For all the possessions that are acquired many more are disposed of. I bought a beanbag so that I could have a comfortable spot by the window to pour through old library books. I knew I could empty the beanbag once the year was over, fold up the linen cover and carry it to another alcove, then refill it. In the spring we left many of our things—from the lamp without a light bulb to dented garbage bins—out in the corridor of our apartment building; soon after we heard shuffling, then the clanking of metal parts as the objects were carried away by students assembling their own temporary homes.
But the beans... I did not realize how difficult it would be to get rid of them. They are made from expanded polystyrene, a material that resembles Styrofoam. They are mostly air, 98 percent, and cannot simply be thrown out, because pouring them over the trash sends the small pieces flying, clinging to hands and all surfaces, and evading any attempts to contain them. NPR published an article claiming that the chemicals from discarded beanbag fill are in our shellfish. I reflected on this finding as Matt and I sat indulging in local fare of oysters on our last evening in Cambridge. The things we discard, presumably sent away to accumulate elsewhere as we move on to a new city, actually end up travelling in our very bones and capillaries.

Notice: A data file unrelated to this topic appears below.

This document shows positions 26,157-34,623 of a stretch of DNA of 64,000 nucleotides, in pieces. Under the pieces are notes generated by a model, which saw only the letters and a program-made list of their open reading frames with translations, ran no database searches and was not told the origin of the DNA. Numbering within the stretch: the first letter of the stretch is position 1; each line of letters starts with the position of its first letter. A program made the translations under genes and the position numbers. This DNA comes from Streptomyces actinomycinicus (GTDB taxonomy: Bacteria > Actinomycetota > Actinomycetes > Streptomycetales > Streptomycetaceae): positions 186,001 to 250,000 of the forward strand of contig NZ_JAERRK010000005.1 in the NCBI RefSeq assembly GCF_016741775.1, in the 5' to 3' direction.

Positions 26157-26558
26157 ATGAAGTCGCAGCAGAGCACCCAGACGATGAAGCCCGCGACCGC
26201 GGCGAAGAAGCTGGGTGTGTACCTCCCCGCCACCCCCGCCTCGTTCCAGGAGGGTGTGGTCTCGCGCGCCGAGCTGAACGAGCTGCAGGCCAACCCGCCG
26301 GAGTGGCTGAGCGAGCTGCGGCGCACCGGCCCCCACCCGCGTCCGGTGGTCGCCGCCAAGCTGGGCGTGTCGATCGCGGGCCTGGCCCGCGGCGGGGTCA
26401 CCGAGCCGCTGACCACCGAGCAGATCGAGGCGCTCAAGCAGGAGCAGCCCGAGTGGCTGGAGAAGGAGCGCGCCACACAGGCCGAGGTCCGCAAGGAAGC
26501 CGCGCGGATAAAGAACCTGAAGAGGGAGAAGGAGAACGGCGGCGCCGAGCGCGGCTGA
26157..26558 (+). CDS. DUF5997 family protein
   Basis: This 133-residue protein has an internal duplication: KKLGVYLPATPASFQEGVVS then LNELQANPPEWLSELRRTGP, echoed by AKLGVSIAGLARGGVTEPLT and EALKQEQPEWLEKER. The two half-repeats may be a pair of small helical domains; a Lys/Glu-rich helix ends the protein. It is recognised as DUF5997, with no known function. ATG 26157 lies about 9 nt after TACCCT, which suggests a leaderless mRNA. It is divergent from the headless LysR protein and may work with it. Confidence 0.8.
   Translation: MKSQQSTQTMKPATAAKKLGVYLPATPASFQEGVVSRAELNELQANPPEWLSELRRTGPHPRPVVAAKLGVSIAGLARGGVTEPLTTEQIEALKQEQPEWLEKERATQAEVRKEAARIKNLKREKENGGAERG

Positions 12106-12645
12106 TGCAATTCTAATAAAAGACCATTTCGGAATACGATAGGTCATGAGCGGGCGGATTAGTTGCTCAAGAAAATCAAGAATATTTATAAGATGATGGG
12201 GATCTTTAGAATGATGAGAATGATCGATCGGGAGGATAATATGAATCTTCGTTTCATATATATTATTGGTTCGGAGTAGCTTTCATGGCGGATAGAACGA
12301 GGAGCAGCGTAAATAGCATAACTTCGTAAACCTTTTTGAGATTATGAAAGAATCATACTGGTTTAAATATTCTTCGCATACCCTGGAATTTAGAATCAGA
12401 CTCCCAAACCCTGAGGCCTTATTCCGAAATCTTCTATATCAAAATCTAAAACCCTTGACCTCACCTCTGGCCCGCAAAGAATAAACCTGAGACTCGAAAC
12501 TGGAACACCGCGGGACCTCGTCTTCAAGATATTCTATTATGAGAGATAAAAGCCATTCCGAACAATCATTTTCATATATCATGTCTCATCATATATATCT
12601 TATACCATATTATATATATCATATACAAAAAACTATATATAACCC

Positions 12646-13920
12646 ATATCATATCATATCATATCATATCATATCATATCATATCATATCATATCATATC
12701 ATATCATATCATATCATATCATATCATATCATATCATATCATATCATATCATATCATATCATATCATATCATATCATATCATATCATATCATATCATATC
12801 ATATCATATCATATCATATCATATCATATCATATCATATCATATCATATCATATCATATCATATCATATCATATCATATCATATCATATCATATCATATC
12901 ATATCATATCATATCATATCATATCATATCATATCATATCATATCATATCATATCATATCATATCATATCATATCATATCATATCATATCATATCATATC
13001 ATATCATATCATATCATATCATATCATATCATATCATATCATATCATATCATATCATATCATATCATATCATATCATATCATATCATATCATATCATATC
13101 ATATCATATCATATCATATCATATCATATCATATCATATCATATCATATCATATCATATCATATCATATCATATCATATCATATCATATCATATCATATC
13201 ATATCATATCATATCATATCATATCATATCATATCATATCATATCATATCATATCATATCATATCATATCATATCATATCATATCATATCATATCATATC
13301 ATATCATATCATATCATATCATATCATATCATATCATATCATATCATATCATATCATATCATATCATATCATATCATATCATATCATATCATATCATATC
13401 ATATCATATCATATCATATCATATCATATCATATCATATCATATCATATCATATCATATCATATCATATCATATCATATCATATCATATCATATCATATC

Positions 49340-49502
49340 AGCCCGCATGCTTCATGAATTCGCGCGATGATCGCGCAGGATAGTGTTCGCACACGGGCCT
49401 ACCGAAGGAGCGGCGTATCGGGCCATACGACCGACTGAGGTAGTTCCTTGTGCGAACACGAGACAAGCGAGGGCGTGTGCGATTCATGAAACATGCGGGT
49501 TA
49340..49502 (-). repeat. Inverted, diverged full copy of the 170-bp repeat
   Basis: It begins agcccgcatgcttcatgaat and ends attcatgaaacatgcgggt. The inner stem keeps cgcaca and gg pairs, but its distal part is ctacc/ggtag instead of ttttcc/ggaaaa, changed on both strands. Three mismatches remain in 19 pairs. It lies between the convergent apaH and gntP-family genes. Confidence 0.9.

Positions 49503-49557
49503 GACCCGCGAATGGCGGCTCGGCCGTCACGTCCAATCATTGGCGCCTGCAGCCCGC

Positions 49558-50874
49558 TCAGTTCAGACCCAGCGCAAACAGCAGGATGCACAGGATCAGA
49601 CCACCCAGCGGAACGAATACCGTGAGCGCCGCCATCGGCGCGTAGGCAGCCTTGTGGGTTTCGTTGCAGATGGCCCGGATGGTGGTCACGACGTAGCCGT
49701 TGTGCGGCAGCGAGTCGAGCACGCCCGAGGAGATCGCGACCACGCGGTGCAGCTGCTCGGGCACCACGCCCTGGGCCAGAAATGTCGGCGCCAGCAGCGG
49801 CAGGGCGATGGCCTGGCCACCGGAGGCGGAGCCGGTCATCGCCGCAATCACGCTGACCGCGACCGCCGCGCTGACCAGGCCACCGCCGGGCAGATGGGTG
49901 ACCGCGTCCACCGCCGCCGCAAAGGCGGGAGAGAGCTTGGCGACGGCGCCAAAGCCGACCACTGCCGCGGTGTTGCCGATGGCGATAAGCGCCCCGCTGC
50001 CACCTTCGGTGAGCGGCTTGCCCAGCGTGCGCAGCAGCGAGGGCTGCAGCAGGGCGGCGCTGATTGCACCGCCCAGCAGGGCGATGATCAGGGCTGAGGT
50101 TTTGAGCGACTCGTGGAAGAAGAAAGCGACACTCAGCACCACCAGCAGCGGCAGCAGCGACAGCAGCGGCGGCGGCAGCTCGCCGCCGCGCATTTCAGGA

At the end of the year we packed up our apartment and drove it to Matt's house in upstate New York. We returned the butcher block for safekeeping, and added our books to the shelves. For many years Matt's mom has been taking pieces of old fabric and making them into quilts. In her bedroom there is one such quilt made by her great great grandmother; it oversees her work as she stitches. When Matt and I bring our own belongings into this house, we entwine our stories with those of countless generations.
But what of the things we never bring back? What of the polystyrene, and the lamps with no light bulbs? Some will carry on lives elsewhere, others will stay with us even though they were never meant to be kept, making their way back through clams and oysters. As we pack and unpack, procure and discard, we pass through the lives of those who accumulate things in place. Maybe one day Matt and I will stop migrating and disposing. Instead we will take pieces of the things we no longer need and stitch them together. We will add these to his mother's quilts, and those of her great great grandmother. And we will wonder about the durability of our traces.
Here we highlight featured stories from the archive, contributions by fellow writers and artists, as well as reflections and comments on the value and impact of discarded objects in our world.